Multimedia Framework includes two technologies related to DRM: MPEG Rights Expression Language
(MPEG REL) and MPEG Rights Data Dictionary (MPEG RDD), which are Parts 5 and 6 of the
standard respectively.

MPEG REL was derived from XrML (see below). MPEG RDD was derived from INDECS
(INteroperability of Data in Electronic Commerce Systems) from Mark Bide and Godfrey Rust. The
specs were approved in March 2004 (MPEG REL) and May 2004 (MPEG RDD). Neither MPEG REL
nor MPEG RDD has any known commercial implementations.

In addition, MPEG-4 IPMP (Intellectual Property Management and Protection) defines a way of
including rights metadata along with digital content. An extension to this called IPMP Extension (IPMP-
X for short) adds information designed to promote interoperability of DRM systems that can enforce
rules specified in the metadata. IPMP-X can be used with MPEG-4 or MPEG-2. The spec was
approved in September 2004. It also has no known commercial implementations.

Finally, the ISO Base Media File Format (MPEG-4 Part 12) is a standard for storing time-based media
that enables several different DRM technologies to protect content on a random-access basis rather
than merely protecting the entire file at a time. The ISO Base Media File Format is based on Apple’s
QuickTime container format. The Base Media File Format was approved in 2003.

DMP IDP-3 (below) uses IPMP-X as well as MPEG REL.

More information:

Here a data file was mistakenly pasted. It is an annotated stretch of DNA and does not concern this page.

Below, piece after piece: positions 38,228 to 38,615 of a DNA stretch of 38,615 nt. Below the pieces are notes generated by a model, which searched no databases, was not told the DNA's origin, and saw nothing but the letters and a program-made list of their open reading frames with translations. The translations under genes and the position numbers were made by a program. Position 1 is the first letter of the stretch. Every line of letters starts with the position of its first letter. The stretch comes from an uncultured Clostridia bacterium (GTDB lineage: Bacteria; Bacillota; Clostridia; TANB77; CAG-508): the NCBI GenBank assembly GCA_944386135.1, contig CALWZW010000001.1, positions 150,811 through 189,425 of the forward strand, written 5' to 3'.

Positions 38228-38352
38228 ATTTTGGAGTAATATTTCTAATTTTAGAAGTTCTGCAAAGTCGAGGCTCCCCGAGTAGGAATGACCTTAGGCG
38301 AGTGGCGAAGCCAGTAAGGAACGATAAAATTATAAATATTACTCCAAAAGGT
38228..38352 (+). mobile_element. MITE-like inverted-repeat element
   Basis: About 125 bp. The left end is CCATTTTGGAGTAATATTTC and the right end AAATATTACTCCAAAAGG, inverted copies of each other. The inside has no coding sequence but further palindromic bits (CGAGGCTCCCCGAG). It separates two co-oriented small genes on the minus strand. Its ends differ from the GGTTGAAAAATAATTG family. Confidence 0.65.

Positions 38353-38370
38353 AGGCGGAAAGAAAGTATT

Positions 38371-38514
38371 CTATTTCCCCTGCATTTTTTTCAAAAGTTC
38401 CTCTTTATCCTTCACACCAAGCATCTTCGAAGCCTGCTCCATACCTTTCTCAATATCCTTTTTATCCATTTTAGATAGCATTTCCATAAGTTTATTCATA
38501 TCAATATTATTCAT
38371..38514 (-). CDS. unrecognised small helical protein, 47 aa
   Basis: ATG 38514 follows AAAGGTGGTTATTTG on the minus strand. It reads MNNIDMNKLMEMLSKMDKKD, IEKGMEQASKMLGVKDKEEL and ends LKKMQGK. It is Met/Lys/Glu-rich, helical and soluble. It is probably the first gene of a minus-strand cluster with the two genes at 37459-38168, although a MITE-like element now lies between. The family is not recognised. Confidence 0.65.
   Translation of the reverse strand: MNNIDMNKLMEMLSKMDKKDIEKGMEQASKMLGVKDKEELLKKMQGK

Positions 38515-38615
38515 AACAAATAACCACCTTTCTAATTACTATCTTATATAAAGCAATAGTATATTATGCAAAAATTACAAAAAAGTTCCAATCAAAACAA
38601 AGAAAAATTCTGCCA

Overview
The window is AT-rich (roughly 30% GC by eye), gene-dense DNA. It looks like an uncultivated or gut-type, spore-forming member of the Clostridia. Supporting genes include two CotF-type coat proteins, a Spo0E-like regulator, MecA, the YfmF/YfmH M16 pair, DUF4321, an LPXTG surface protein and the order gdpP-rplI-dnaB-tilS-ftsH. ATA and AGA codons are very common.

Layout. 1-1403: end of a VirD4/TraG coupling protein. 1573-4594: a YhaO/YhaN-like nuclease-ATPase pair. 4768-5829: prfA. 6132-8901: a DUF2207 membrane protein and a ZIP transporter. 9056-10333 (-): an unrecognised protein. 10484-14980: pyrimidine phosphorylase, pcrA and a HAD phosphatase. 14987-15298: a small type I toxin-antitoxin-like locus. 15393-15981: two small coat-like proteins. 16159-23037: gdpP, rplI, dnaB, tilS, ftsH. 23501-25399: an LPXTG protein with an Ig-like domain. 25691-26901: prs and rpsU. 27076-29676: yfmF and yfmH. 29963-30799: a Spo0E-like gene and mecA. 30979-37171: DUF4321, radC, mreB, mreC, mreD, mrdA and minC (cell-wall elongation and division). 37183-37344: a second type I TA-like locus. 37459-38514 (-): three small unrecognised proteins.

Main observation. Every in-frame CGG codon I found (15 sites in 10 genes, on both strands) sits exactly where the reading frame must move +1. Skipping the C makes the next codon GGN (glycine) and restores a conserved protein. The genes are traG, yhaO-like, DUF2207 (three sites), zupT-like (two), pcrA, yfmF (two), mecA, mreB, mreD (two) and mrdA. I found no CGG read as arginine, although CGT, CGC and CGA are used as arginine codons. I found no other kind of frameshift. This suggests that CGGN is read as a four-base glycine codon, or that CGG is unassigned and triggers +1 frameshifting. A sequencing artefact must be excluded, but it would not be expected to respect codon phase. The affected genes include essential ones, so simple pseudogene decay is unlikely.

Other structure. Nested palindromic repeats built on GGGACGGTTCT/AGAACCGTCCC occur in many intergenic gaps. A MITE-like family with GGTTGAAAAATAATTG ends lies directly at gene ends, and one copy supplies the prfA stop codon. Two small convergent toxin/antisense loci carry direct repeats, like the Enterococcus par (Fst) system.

 Page 2
     MPEG REL: ISO/IEC 21000-5:2004,

     MPEG RDD: ISO/IEC 21000-6:2004,

     IPMP-X: ISO/IEC 14496-13:2004,   


The Open Digital Rights Language is a product of the ODRL Initiative, an ad-hoc international group.
ODRL is a machine-readable grammar for describing rights and entities that get or provide them. The
language was originally invented by Renato Iannella. The latest official release is Version 1.1, dated
August 2002. Work on version 2.0 is currently well under way.

Profiles (subsets) of ODRL are used in the different versions of OMA DRM.

More information:


The eXtensible Rights Markup Language was developed at ContentGuard, Inc., a company that spun
out of Xerox in 2000 and is currently owned jointly by Microsoft, Time Warner, and Thomson. XrML is
derived from DPRL (Digital Property Rights Language), originally invented by Mark Stefik at Xerox
PARC in the late 1990s. XrML is a machine-readable grammar for describing rights and entities that
get or provide them. The latest version is 2.0 from 2001.

Commercial implementations of XrML include Microsoft Windows Rights Management Services (a
DRM-like technology for corporate documents), Microsoft Product Activation (software antipiracy
technology) for Windows Vista, Fasoo Secure Media, and Zinio (a downloadable e-periodical format).
XrML also formed the basis for MPEG REL (above).

More information:

Rights Licensing Standards

In addition to the above, there are several standards that capture rights or licensing metadata
information that can be used to automate contractually enforced (business-to-business) content rights

     Creative Commons CC+: The Creative Commons standard for “some rights reserved” content
       licensing terms was extended in 2008 to CC+ for commercial and other licensing terms.
       Several online content licensing agencies including Copyright Clearance Center (Osmo
       service) use CC+. See

     PLUS (Picture Licensing Universal Standard): standard for defining licensing terms for still
       images. The major digital stock image licensors (e.g. Getty Images, Corbis) and digital
       imaging platform providers use PLUS. See

     PRISM (Publishing Requirements for Industry Standard Metadata): standard for metadata used
       in commercial magazine publishing, used by major consumer publishers such as Time Inc.
       and Readers Digest. The recent 2.1 release (May 2009) includes a Rights Namespace. See